Exposed rocks represent extreme locations
Rocks can be found in many places in the Eifel National Park: either scattered as boulder fields in the oak forest or standing individually, like the rocky complexes towering over the forest. They are most striking along the trail by the Urft dam (county road no. 7, K7) Striking individual rocks can also be found in the National Park districts of Hetzingen and Dederborn. Some rock formations owe their current state to previous usage as slate mines, as quarries for road-building or for the construction of the Urft dam.
Geologically speaking, these rocks consist of greywacke, shale or sandstone; in other words, siliceous rocks with a low lime content. In addition to the type of stone and the direction of the sun, the degree of shade is decisive for living conditions on the rocks. Rock toes or higher surfaces of rocks, which are shaded by trees, offer completely different living conditions to the top of rocks that are exposed to the sun.
The dark and damp microclimate of shaded rocks in forests provides the ideal conditions for moss and fern. Foliage or needles can lead to the formation of humus in cracks and alcoves, which also in turn provides space for grasses and herbs to lay down their roots. Semi-shaded rocks are the original habitat of heather, as well as other moorland vegetation. Nowadays, it grows on large, man-made sandy areas, such as the Drover Heide or Schavener Heide near the National Park.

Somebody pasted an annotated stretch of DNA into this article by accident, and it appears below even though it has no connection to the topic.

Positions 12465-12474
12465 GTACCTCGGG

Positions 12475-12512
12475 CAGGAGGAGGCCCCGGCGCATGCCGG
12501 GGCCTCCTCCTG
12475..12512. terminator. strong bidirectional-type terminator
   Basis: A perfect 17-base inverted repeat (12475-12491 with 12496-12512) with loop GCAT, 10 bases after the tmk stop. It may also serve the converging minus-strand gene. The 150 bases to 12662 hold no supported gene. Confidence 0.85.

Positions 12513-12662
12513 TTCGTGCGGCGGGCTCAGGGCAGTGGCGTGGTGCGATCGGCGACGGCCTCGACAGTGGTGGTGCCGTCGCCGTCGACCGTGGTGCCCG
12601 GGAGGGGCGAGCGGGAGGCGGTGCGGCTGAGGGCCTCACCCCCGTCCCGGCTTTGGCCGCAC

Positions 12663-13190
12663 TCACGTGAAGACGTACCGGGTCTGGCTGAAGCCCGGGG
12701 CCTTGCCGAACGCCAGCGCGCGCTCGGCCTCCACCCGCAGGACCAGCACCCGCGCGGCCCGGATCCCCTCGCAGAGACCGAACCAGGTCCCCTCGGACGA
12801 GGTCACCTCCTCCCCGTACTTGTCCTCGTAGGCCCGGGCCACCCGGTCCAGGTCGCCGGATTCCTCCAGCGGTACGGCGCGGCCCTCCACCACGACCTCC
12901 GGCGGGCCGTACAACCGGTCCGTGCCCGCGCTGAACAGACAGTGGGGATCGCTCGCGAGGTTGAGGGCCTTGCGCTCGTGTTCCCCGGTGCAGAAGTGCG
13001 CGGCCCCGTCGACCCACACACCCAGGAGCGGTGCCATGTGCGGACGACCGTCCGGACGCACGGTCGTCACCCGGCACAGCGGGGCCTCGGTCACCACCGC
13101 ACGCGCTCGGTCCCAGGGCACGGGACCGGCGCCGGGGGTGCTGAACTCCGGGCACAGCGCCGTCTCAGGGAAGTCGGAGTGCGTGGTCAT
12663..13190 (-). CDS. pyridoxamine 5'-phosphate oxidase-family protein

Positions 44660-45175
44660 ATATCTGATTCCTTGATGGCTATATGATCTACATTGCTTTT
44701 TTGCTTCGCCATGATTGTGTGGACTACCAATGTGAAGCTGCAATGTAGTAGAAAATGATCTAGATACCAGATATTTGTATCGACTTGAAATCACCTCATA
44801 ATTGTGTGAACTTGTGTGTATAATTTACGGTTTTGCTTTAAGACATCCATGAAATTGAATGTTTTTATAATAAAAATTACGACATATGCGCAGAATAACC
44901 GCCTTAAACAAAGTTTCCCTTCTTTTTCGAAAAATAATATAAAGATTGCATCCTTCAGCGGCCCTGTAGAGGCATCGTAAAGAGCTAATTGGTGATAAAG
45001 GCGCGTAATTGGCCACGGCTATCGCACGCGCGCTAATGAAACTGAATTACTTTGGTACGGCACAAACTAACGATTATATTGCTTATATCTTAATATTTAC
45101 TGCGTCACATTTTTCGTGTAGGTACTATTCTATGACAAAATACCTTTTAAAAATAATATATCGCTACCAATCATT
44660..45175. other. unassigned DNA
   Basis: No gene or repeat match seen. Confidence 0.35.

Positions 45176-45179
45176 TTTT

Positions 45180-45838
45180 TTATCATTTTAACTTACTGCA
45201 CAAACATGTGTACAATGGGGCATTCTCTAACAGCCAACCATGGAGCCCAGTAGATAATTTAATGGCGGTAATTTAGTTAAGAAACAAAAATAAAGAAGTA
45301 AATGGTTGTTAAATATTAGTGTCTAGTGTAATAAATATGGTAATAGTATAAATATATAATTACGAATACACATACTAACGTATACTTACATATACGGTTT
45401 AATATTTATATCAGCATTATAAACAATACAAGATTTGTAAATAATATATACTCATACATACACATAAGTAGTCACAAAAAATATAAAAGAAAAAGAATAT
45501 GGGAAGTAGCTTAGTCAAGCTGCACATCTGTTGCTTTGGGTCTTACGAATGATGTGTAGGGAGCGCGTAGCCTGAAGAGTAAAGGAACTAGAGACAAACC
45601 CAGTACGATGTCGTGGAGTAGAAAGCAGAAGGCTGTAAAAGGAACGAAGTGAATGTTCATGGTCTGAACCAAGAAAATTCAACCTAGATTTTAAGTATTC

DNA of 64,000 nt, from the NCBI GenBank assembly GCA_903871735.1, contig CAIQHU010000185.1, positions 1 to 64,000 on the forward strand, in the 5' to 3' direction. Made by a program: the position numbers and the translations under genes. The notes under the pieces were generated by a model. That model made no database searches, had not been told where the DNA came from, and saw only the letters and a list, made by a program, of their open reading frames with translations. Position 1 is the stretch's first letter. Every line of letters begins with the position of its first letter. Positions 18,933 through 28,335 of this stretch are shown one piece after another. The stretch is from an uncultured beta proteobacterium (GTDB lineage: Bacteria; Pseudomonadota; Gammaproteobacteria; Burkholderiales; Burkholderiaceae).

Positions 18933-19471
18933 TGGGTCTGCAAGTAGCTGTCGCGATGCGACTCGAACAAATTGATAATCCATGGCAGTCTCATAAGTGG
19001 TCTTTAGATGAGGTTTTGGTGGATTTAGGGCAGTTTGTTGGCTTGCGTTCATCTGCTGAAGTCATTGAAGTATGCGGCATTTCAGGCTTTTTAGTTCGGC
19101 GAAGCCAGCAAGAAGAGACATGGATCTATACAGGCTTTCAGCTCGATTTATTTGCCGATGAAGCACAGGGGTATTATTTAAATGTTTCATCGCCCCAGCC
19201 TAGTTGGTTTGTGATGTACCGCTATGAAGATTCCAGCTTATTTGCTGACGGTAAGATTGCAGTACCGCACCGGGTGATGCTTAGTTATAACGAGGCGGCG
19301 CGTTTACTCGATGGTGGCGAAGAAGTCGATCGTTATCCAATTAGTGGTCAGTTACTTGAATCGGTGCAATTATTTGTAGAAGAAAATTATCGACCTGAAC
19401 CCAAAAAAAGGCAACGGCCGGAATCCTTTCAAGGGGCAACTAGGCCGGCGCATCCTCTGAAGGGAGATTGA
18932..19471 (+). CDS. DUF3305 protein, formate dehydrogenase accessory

Exposed rocks represent extreme locations due to their warm and dry microclimate. The only plants and animals that can survive here are those that have adapted to these special conditions. Colourful lichen, herbs with thick, hairy, water-retaining leaves, reptiles and certain types of butterfly feel at home here.
The rocks do not require any conservation measures and are thus part of the process conservation zone. Their flora and fauna, which are often rare and endangered, are very sensitive, however, and must be safeguarded with special measures. Lichen grows very slowly, for example, but can be quickly destroyed when stepped on. As such, climbing rocks is forbidden in the National Park (see National Park Decree, NP-VO).